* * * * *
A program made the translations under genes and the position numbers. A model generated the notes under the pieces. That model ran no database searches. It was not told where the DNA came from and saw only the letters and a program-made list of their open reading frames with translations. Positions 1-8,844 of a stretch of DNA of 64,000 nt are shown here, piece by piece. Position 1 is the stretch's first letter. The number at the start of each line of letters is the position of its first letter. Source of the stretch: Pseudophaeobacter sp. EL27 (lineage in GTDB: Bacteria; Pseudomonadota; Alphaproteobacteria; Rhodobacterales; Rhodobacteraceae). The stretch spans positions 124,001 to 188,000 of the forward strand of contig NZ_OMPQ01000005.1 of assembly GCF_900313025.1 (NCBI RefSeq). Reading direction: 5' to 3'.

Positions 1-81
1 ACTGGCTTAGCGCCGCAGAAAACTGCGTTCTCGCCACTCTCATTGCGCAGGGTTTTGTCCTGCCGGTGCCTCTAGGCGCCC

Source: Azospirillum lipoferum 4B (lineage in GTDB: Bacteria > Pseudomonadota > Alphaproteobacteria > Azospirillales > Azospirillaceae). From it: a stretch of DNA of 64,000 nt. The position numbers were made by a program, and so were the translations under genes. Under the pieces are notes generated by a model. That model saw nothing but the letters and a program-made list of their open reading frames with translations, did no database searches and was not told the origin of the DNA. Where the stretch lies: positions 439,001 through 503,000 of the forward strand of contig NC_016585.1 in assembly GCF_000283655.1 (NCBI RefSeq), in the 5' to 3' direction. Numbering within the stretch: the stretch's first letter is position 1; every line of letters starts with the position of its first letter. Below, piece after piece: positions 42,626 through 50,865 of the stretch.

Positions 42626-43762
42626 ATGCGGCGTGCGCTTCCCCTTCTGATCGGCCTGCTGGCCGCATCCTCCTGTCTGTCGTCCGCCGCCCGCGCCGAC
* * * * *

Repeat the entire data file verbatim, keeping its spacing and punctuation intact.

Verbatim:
A program made the translations under genes and the position numbers. A model generated the notes under the pieces. That model ran no database searches. It was not told where the DNA came from and saw only the letters and a program-made list of their open reading frames with translations. Positions 1-8,844 of a stretch of DNA of 64,000 nt are shown here, piece by piece. Position 1 is the stretch's first letter. The number at the start of each line of letters is the position of its first letter. Source of the stretch: Pseudophaeobacter sp. EL27 (lineage in GTDB: Bacteria; Pseudomonadota; Alphaproteobacteria; Rhodobacterales; Rhodobacteraceae). The stretch spans positions 124,001 to 188,000 of the forward strand of contig NZ_OMPQ01000005.1 of assembly GCF_900313025.1 (NCBI RefSeq). Reading direction: 5' to 3'.

Positions 1-81
1 ACTGGCTTAGCGCCGCAGAAAACTGCGTTCTCGCCACTCTCATTGCGCAGGGTTTTGTCCTGCCGGTGCCTCTAGGCGCCC

Source: Azospirillum lipoferum 4B (lineage in GTDB: Bacteria > Pseudomonadota > Alphaproteobacteria > Azospirillales > Azospirillaceae). From it: a stretch of DNA of 64,000 nt. The position numbers were made by a program, and so were the translations under genes. Under the pieces are notes generated by a model. That model saw nothing but the letters and a program-made list of their open reading frames with translations, did no database searches and was not told the origin of the DNA. Where the stretch lies: positions 439,001 through 503,000 of the forward strand of contig NC_016585.1 in assembly GCF_000283655.1 (NCBI RefSeq), in the 5' to 3' direction. Numbering within the stretch: the stretch's first letter is position 1; every line of letters starts with the position of its first letter. Below, piece after piece: positions 42,626 through 50,865 of the stretch.

Positions 42626-43762
42626 ATGCGGCGTGCGCTTCCCCTTCTGATCGGCCTGCTGGCCGCATCCTCCTGTCTGTCGTCCGCCGCCCGCGCCGAC